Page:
Mapping the Past – Possibilities, Challenges and Solutions
Talks by Mads Linnet Perner, University of Copenhagen and Peder Gammeltoft, University of Bergen Library
Mads Linnet Perner, University of Copenhagen
Mapping populations past: the challenges of fitting Denmark’s 19th century censuses to a map
Following years of digitization and transcription, Danish archives contain a bevy of 19th century individual-level data from censuses, parish registers and burial records. The Link-Lives project aims to link these sources together, to reconstruct life-courses of the historical population. –The geography of these sources is central to the process: standardization of historical spatial units is required for linking itself, for research as well as for dissemination. This paper describes the process of fitting various data used in the Link-Lives project to DigDag, the Danish National Historical GIS, and discusses the challenges encountered – particularly the divergence of administrative geographies between original sources and transcribed databases.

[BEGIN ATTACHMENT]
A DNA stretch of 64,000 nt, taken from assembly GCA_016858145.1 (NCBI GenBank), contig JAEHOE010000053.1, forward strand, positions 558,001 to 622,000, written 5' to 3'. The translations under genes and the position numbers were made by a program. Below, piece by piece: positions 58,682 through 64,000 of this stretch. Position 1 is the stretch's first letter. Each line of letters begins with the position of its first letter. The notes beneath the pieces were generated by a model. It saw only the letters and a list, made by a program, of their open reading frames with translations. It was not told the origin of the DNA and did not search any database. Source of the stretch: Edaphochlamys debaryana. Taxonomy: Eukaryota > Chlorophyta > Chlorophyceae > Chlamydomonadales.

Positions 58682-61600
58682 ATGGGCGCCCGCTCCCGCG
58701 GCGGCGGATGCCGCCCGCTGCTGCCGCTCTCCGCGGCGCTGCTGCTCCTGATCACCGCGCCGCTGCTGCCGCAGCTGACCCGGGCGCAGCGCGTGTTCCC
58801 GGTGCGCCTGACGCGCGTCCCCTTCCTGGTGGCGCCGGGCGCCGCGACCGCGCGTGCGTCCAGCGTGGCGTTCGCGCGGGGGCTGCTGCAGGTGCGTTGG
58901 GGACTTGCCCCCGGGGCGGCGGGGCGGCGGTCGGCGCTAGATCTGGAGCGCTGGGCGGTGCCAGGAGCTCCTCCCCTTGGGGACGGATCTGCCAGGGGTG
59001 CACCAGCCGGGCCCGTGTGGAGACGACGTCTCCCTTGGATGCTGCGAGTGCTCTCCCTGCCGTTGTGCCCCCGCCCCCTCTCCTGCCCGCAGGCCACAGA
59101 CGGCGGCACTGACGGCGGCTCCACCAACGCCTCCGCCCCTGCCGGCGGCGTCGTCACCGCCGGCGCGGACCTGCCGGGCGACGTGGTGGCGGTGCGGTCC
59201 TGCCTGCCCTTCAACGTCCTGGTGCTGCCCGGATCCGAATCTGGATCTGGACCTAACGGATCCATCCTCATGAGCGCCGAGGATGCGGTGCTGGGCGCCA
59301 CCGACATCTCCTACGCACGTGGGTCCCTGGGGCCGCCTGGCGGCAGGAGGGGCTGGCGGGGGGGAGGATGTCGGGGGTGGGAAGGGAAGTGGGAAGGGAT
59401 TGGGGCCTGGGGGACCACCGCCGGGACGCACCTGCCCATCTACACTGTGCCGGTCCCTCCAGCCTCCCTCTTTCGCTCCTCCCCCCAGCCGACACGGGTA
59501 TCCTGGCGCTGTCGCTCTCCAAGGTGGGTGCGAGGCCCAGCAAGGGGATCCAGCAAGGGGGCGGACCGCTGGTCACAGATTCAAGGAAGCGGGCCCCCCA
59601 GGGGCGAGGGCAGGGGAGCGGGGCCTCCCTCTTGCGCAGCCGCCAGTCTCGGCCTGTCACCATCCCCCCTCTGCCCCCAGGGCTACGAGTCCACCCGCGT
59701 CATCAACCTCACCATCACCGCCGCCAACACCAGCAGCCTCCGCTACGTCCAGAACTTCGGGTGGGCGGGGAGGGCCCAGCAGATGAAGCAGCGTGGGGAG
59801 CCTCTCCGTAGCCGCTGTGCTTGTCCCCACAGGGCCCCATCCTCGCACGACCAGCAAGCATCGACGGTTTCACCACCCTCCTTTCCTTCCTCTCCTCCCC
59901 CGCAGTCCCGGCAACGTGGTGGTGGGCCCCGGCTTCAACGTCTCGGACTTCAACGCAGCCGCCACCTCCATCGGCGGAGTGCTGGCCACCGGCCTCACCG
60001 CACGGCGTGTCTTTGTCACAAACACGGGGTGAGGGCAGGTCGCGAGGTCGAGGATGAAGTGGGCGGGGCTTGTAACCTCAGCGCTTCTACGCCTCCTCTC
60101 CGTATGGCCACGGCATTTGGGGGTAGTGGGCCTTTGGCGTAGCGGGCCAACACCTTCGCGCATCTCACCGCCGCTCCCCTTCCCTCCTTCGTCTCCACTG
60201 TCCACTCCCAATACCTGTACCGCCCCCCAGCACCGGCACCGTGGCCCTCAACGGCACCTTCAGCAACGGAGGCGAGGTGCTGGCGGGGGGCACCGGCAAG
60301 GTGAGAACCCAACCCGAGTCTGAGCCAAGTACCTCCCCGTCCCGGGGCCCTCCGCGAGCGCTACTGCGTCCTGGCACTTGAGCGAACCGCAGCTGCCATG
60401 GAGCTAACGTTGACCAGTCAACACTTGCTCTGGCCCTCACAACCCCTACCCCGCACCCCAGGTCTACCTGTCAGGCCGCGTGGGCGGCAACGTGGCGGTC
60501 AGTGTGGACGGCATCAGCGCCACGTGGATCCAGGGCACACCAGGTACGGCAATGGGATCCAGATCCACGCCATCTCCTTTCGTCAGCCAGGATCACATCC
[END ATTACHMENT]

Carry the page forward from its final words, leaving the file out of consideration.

Peder Gammeltoft, University of Bergen Library
Mapping the Norwegian Cadastres: a new way of looking at quantitative research
Temporal research in the Norwegian cadastral system is fraught with problems and challenges. Thus, national comparisons are few and far between. However, by combining newly developed datasets with previous cadastres, it is possible to utilize the farm-unit for anything from fiscal developments to research into Norwegian place-name types. This project draws on experiences made during the Danish DigDag-project, the modern digital cadastre, historical cadastres, as well as Oluf Rygh’s Norske Gaardnavne, making it possible to scale research from county (fylke) level down to individual farm units (gardsnummer). The potential of quantitative will be illustrated as well as the challenges of combining datasets to form retrogressive analyses.
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